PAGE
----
Flashback: History of safety and security behind bars

SEATTLE METROPOLITAN POLICE MUSEUM – "In this ‘Flashback’ we're talking about jails. Most of today's jails are modern facilities that allow guards to monitor multiple prisoners and focus on inmate and staff safety with all the modern conveniences that technology has to offer, but it hasn`t always been that way. Over the past 150 years the old jails that warehoused prisoners were basic in their function and design and had a multitude of safety issues and design flaws that put both guards and prisoners in danger. The old original jails were all made of wood. This included wooden ceilings, floors, walls and doors. The main problem with this is the jail guards could not see inside the cells to see what the prisoners were doing. Often times the prisoners would also try to hang themselves by tying bed sheets around the bars. The worst thing about it is the prisoners could kick these doors down and escape.”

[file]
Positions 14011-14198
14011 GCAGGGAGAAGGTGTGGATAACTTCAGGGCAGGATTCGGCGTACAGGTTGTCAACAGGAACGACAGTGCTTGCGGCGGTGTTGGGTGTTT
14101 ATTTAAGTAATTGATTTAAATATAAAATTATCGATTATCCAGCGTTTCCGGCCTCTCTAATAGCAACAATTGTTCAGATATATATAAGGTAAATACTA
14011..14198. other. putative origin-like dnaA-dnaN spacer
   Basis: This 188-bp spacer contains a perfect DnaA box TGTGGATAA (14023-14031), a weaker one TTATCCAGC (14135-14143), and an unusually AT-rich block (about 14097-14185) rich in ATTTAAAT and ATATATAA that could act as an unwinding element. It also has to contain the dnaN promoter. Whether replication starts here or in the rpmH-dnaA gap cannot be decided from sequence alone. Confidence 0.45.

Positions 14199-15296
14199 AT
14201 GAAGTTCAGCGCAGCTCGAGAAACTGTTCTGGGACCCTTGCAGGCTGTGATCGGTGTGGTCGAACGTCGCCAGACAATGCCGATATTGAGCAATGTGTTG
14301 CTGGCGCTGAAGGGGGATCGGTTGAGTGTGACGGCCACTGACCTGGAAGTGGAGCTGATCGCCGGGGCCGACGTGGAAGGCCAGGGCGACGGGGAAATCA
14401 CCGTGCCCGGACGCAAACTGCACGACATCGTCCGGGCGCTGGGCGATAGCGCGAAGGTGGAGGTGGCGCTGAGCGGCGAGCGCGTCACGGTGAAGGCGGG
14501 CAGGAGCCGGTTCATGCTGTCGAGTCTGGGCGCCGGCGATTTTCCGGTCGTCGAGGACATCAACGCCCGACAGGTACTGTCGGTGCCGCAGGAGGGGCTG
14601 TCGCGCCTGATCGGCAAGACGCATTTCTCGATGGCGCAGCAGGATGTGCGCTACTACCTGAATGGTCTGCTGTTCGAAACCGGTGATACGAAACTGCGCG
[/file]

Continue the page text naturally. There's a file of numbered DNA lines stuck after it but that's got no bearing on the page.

“After abandoning the wooden cells, steel cells were designed. This added security but it also created problems. Prisoners could beat their head against these bars. They could reach through the bars and grab the guard`s keys or weapons. They could also hang themselves like with the old wooden cells. One way that jail administrators alleviated the problems with prisoners trying to hurt themselves was the invention of padded cells. Padded cells were basically a jail cell with four inches of horsehair padding surrounding the bars to keep prisoners from beating their heads. The problem with this was the prisoners would often ignite these pads causing asphyxiation or burning the jail down. This practice was soon abandoned by the 1980`s.” “Prisoners escaping from prison or jail is nothing new. It`s happened back in the old days and continues to this day. Now, we`ve all seen the movies that show a mother or girlfriend visiting a prisoner in jail and smuggling a hacksaw blade inside a freshly baked cake. Well, that usually didn`t work. The reality is there`s actually two bars here. The exterior bar and the bar inside this which is free floating. The problem with this is when the prisoner starts cutting through the exterior bar, the interior bar floats in the same direction as the file or the saw, making it virtually impossible to cut through.” “In the 1980`s the state of Washington began mandating new jail designs and addressing overcrowding problems. Today`s jails no longer have bars and instead use steel doors, cinder block walls and shatter proof glass for better inmate observation and to keep criminals safe and secure in jail where they belong.” “That`s the way it was. I`m Officer Jim Ritter and this is `Flashback.'” If you have questions about law enforcement history, email Ofc. Ritter at smpmuseum@aol.com To find out more about the museum, go to seametropolicemuseum.org